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Brain Tumors Guide

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The Not-So-Common Types of Brain Tumors

By Elizabeth Stannard Gromisch HERWriter
 
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The National Cancer Institute estimated that in 2012, about 22,910 new brain tumor cases will be diagnosed. A brain tumor is an abnormal growth of cells that can be cancerous or benign.

The abnormal cells may start in the brain (these tumors are called primary brain tumors) or they may start elsewhere in the body and travel up to the brain (these tumors are called secondary or metastatic brain tumors).

The National Brain Tumor Society noted that more than 120 types of brain tumors exist. Some types of brain tumors are more common than others.

For example, gliomas make up 45 percent of all brain tumors that start from the brain cells, according to the BC Cancer Agency. There are some types of brain tumors you may have not heard about before, as they are not so common.

Olfactory Neuroblastoma

Olfactory neuroblastoma, also called esthesioneuroblastoma, is a very rare type of brain tumor. This type of tumor forms in the patient’s nose. Johns Hopkins Medicine stated that the origin of this tumor is believed to be at the olfactory nerve.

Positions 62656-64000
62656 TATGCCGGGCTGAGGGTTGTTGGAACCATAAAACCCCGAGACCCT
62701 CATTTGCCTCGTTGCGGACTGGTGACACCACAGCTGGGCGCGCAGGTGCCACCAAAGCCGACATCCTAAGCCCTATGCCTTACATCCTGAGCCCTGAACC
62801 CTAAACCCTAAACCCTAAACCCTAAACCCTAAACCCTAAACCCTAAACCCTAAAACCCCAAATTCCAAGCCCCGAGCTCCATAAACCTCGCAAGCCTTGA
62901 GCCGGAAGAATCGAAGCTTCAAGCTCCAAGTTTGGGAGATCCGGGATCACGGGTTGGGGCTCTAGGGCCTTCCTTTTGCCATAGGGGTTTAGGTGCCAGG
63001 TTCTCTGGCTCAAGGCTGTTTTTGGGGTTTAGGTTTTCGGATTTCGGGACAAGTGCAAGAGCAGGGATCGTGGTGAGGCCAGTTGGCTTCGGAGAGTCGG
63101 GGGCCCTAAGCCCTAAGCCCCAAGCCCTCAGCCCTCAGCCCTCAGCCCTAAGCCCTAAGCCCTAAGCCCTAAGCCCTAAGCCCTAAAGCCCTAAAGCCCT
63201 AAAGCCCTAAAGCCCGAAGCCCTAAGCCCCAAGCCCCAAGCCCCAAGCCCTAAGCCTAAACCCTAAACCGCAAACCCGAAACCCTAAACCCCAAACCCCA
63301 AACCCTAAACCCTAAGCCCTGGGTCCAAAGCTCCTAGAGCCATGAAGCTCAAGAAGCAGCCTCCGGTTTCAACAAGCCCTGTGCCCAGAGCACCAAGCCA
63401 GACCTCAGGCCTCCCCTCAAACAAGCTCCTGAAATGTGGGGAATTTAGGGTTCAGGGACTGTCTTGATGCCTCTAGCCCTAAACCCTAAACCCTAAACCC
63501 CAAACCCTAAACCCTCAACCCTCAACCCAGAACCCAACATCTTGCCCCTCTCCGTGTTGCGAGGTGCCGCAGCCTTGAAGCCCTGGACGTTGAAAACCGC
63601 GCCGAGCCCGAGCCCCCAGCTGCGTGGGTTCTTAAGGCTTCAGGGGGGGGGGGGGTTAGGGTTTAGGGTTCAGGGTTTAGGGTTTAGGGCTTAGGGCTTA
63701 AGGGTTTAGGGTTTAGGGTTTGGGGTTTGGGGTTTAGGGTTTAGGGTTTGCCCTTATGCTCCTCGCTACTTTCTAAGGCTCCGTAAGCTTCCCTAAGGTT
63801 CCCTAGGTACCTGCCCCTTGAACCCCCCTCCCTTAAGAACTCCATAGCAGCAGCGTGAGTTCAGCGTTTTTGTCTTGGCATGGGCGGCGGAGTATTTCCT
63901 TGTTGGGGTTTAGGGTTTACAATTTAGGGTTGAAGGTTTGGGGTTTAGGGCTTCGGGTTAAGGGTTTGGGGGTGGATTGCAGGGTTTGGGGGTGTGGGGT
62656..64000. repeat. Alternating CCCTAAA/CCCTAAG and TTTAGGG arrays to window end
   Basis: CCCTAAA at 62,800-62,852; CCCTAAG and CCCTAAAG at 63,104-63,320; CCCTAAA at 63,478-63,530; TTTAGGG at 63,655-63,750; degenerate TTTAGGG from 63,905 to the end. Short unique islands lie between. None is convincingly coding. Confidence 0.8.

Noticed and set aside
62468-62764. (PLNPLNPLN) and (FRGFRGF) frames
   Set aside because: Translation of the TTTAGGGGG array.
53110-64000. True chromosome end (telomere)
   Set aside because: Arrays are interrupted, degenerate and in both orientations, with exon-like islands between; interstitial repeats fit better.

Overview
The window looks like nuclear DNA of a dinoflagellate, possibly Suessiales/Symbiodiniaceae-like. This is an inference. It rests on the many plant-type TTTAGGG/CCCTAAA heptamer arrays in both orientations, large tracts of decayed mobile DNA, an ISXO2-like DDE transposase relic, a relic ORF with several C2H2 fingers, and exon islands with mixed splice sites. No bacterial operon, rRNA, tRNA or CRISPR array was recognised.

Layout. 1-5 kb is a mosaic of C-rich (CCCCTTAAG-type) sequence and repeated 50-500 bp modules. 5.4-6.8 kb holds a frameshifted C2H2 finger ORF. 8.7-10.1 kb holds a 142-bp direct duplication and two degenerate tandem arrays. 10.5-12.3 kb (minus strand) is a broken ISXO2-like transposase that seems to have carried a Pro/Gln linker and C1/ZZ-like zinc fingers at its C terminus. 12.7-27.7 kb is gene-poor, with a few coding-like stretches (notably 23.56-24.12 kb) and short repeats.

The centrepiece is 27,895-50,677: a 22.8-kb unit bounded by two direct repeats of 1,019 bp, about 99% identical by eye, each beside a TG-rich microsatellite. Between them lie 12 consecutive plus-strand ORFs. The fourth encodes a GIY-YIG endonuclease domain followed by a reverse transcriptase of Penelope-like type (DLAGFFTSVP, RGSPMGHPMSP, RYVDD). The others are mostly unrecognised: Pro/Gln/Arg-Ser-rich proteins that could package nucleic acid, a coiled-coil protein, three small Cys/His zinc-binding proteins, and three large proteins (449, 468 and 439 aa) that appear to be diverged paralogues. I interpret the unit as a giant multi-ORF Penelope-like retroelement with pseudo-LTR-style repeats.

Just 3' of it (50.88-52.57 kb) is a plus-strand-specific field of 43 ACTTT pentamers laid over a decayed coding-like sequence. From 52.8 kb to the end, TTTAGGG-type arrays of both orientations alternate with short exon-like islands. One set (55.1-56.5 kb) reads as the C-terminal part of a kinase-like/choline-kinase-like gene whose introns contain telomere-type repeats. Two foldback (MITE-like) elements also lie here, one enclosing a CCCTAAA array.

Symptoms include nosebleed, nasal discharge and obstruction, excessive tearing from the eyes, and changes in the sense of smell. Treatments for an olfactory neuroblastoma include surgery, radiation and chemotherapy.

Ganglioglioma

Gangliogliomas are rare brain tumors that start from a single cell in the brain that divides — they account for about 1 percent of all brain tumors, according to the Office of Rare Diseases Research. The majority of ganglioglioma cases are benign, but 10 percent of tumors are malignant, added the Office of Rare Diseases Research.

Patients with this type of brain tumor may undergo surgery as the primary treatment. In cases in which the full tumor is not surgically removed, the patients may also have chemotherapy or radiation.

Brain Stem Gliomas

Brain stem gliomas are a rare type of brain tumor in adults, according to the Cleveland Clinic.

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We value and respect our HERWriters' experiences, but everyone is different. Many of our writers are speaking from personal experience, and what's worked for them may not work for you. Their articles are not a substitute for medical advice, although we hope you can gain knowledge from their insight.

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